But do students want a slimmed down, unbundled degree? (And if so, why?) Writing earlier this month, “Dean Dad” Matt Reed noted that, “I’m consistently struck at the resonance that some of those traditional trappings have for non-traditional students. They may need scheduling flexibility and appreciate accelerated times to degree, but they still want to feel like they’ve attended a ’real college.’” And it’s not at all clear that alternate certification programs will ”count."

Do they count for students? Do they count for employers?

Do Certificates “Count”?

“Can Digital ‘Badges’ and ‘Nanodegrees’ Protect Job Seekers From a First-Round Knockout?” The Chronicle of Higher Education asked in November. Betteridge’s law of headlines – along with an understanding of how human resources departments, labor markets, and prestige work – tells us that the answer is “No.”

There are still huge pressures – social and economic – for workers to have college degrees. As Inside Higher Ed reports on a study released this fall, “ A full 65 percent of the [job] postings reviewed by Burning Glass for executive secretaries and assistants required a bachelor’s degree, for instance, while just 19 percent of the current holders of those positions have four-year degrees, a 46 percentage point gap; the difference was 34 percentage points for supervisors of mechanics and installers and 25 points for training and development assistants in human resources departments.” According to that report, “…employers have come to rely on a bachelor’s degree primarily as a way of screening applicants, in a way that may not be related to job duties themselves.”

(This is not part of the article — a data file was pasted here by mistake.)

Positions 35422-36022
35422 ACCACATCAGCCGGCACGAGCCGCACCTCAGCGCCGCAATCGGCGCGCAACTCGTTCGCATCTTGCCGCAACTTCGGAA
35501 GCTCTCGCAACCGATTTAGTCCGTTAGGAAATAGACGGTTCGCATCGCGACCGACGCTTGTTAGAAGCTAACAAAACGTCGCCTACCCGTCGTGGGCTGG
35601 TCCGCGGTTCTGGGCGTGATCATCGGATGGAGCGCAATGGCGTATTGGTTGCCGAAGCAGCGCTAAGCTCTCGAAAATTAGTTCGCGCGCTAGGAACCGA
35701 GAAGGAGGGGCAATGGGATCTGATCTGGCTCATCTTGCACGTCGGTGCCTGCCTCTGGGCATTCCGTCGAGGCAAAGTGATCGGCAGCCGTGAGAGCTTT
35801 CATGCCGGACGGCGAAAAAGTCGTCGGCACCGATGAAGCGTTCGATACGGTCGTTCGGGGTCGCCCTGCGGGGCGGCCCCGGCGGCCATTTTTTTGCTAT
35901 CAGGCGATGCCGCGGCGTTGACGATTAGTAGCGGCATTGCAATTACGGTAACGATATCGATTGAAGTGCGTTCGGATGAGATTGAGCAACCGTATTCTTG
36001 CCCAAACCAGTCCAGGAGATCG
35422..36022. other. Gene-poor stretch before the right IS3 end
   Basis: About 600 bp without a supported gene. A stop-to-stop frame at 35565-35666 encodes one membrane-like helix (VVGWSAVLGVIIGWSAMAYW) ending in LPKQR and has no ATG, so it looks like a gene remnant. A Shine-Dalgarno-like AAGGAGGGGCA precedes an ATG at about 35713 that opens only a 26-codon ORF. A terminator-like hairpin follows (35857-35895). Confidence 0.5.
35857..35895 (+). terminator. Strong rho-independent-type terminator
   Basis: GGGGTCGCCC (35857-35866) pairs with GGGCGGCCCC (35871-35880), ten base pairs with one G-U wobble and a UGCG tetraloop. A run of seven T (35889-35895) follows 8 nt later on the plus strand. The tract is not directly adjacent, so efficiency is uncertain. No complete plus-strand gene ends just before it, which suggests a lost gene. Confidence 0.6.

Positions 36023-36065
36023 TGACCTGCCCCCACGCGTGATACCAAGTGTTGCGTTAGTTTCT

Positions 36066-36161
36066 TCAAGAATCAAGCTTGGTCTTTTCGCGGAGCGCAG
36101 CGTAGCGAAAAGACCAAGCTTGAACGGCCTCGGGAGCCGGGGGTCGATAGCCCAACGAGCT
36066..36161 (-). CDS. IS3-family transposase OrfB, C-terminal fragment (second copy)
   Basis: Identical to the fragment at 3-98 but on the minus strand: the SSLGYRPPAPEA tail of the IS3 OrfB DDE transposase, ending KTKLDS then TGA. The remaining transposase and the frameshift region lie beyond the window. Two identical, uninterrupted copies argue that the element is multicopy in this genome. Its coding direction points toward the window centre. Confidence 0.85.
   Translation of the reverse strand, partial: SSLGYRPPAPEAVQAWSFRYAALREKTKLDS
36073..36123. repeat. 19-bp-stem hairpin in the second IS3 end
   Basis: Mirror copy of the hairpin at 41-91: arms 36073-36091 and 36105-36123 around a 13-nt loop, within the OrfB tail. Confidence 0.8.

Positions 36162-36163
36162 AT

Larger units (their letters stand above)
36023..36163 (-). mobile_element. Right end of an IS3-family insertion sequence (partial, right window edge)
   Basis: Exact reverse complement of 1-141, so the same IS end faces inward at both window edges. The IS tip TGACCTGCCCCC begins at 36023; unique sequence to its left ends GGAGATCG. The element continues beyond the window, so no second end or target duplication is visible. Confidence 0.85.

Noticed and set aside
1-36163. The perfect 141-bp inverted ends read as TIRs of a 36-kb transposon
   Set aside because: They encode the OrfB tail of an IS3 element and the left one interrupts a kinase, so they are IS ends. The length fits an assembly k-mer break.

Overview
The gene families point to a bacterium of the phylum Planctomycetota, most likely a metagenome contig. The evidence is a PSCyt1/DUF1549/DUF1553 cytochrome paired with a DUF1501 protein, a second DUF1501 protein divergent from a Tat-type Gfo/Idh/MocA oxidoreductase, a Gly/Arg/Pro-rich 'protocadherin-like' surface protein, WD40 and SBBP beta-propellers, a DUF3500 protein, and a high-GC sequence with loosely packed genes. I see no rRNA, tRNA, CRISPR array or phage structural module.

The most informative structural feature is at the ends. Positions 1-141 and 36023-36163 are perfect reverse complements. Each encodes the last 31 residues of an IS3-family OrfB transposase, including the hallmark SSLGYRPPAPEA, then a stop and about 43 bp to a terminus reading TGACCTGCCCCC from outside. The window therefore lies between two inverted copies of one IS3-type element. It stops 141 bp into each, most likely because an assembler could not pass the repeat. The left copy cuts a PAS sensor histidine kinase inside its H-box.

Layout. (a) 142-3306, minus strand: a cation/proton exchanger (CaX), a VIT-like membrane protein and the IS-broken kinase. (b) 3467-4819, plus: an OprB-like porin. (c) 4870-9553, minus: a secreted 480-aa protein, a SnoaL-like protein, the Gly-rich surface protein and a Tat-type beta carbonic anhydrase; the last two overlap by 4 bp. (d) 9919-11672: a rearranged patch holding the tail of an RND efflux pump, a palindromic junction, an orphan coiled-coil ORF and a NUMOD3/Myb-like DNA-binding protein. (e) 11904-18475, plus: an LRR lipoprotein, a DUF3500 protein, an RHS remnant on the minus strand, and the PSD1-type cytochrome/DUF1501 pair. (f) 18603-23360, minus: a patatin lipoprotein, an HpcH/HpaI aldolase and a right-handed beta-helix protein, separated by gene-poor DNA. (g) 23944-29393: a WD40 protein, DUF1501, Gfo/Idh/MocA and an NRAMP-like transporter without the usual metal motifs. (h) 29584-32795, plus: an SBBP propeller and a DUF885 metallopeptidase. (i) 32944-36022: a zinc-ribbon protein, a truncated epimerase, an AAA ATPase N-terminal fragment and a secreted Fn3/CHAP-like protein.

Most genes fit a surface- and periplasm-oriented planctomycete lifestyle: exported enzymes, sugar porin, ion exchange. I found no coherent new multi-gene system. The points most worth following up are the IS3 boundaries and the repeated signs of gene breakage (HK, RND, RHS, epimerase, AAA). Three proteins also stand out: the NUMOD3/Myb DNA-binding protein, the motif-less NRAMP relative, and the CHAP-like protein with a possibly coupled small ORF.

Clearly the importance of the bachelor’s degree didn’t stop there from being multiple efforts to offer alternatives. Ideally cheaper alternatives. Ideally alternatives that are also recognized by employers.

As I noted in the previous post in this series, the MOOC providers continued to offer paid certificates, and in June Udacity launched what it called the “nanodegree.”

General Assembly, which offers classes in programming and business, launched “The GA Credentialing Network” in October, “designed to provide better visibility and understanding into the pathways to jobs in the 21st century economy. In partnership with a consortium of more than twenty companies, including GE, PayPal, and Elance-oDesk, we are developing a series of competency-based credentials for high-skilled positions in technology, design, and business.”

And not to be left out, Pearson unveiled a “proprietary badge platform” based on Mozilla’s open standard for badges.

But will badges and nanodegrees help? “Short-term community-college certificates, which have been growing rapidly in popularity as a way to get students quickly and cheaply into jobs, do not, in fact, help most recipients land employment or earn more money,” The Chronicle of Higher Education reported in November.

Symptom and Disease

As I argued previously, MOOCs are the symptom, not the disease. I think the same could be said here. Efforts to rethink the shape of post-secondary education, specifically through competency-based and alternate certification programs – are a symptom. (And as I’ve insisted in the last couple of posts: read Tressie McMillan Cottom.)

The disease: social and economic inequality, job insecurity, and the false promise that more education – a college degree, a certificate, a badge – will fix that.

First published December 11, 2014.